Economics at your fingertips  


Susan J. Guthrie and James Hines ()

National Tax Journal, 2011, vol. 64, issue 2, 731-51

Abstract: This paper considers the impact of the tax treatment of military contractors on the cost and timing of U.S. military procurement. Prior to the early 1980s, taxpayers were permitted to defer tax obligations on profits earned from long-term contracts. Legislation passed in 1982, 1986, and 1987 required that at least 70 percent of the profits earned on long-term contracts be taxed as accrued, thereby significantly reducing the tax benefits associated with long term contracting. Comparing contracts that were ineligible for these tax benefits with those that were eligible, it appears that between 1981–1989 the duration of U.S. Department of Defense contracts shortened by an average of between one and two months, or somewhere between 10 and 23 percent of average contract length. This pattern implies that the tax benefits associated with long term contracts promoted artificial contract lengthening in the 1980s, and suggests that the Department of Defense ignores the federal income tax consequences of its procurement actions, thereby indirectly rewarding contractors who benefit from tax expenditures.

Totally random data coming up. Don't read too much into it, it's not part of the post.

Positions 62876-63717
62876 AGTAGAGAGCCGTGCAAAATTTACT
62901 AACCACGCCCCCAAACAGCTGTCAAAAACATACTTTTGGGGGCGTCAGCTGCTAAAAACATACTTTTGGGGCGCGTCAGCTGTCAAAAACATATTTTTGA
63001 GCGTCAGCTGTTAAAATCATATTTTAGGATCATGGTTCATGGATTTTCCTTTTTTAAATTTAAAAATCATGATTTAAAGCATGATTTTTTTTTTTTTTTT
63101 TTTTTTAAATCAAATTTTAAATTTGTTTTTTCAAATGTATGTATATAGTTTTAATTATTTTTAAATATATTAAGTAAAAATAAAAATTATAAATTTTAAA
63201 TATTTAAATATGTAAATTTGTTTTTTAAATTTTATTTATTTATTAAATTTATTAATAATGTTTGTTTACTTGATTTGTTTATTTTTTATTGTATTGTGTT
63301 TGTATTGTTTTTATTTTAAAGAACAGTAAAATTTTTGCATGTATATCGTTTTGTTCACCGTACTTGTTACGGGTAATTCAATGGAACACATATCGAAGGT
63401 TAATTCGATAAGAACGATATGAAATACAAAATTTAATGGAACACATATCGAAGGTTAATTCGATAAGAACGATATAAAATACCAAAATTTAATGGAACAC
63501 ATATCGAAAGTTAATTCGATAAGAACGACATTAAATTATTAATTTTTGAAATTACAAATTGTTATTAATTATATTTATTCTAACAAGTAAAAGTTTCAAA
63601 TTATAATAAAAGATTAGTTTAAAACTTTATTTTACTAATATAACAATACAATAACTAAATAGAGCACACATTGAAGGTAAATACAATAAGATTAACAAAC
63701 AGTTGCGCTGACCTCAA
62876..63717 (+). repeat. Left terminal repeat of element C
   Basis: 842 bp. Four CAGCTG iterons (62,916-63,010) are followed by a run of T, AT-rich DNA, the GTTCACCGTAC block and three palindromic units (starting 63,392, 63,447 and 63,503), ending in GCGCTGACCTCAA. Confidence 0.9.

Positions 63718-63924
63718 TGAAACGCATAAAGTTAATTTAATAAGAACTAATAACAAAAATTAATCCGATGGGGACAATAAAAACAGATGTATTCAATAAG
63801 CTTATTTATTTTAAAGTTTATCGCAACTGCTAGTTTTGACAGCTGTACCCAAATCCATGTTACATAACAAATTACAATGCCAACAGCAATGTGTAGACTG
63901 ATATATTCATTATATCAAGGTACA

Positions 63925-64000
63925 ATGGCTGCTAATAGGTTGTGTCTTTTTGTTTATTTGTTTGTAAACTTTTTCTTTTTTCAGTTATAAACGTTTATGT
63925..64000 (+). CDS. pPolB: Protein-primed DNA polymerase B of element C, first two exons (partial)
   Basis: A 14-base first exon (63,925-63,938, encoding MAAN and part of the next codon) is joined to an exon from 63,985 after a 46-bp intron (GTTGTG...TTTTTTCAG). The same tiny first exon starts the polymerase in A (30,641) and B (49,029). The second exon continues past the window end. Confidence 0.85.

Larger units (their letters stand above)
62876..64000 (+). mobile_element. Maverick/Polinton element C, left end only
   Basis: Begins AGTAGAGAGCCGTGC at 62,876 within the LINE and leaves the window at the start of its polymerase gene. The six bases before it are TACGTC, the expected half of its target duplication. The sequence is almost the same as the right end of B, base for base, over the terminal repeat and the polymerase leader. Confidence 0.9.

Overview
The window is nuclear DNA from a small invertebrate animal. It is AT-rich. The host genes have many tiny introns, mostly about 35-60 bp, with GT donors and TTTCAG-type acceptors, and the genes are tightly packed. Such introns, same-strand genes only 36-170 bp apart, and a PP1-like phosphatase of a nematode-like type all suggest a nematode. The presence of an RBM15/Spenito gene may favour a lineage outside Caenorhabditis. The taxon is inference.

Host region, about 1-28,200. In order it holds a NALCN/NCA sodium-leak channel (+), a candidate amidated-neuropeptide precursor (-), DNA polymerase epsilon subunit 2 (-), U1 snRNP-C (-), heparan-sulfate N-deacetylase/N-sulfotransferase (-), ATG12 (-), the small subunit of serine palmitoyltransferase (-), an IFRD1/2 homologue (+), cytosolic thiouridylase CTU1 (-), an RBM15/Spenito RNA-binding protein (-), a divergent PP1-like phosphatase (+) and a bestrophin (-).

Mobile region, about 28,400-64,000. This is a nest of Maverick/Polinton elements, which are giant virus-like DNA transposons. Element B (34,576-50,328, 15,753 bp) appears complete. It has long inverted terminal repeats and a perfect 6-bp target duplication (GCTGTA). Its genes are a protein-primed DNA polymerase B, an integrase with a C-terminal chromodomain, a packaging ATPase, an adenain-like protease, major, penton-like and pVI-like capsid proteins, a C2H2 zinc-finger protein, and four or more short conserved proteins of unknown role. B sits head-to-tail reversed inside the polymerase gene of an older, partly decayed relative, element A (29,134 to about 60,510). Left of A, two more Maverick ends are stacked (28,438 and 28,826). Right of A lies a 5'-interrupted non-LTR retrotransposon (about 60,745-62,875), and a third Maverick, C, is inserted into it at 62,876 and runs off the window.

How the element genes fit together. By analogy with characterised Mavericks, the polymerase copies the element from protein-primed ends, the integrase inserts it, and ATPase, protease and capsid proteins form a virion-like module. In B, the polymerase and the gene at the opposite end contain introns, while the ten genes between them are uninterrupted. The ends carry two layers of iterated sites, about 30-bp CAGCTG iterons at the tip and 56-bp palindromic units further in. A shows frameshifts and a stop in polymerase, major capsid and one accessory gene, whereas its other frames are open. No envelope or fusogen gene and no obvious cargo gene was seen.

Date: 2011
References: View references in EconPapers View complete reference list from CitEc
Citations: Track citations by RSS feed

Downloads: (external link) ... racts-during-tax.pdf (application/pdf) ... acts-during-tax.html (text/html)
Access to most recent volumes (current and past two years) is restricted to subscribers and members of the National Tax Association.

Related works:
Working Paper: U.S. Defense Contracts During the Tax Expenditure Battles of the 1980s (2008) Downloads
This item may be available elsewhere in EconPapers: Search for items with the same title.

Export reference: BibTeX RIS (EndNote, ProCite, RefMan) HTML/Text

Persistent link:

Access Statistics for this article

National Tax Journal is currently edited by Stacy Dickert-Conlin and William M. Gentry

More articles in National Tax Journal from National Tax Association, National Tax Journal Contact information at EDIRC.
Bibliographic data for series maintained by Sally Sztrecska ().

Page updated 2019-08-20
Handle: RePEc:ntj:journl:v:64:y:2011:i:2:p:731-51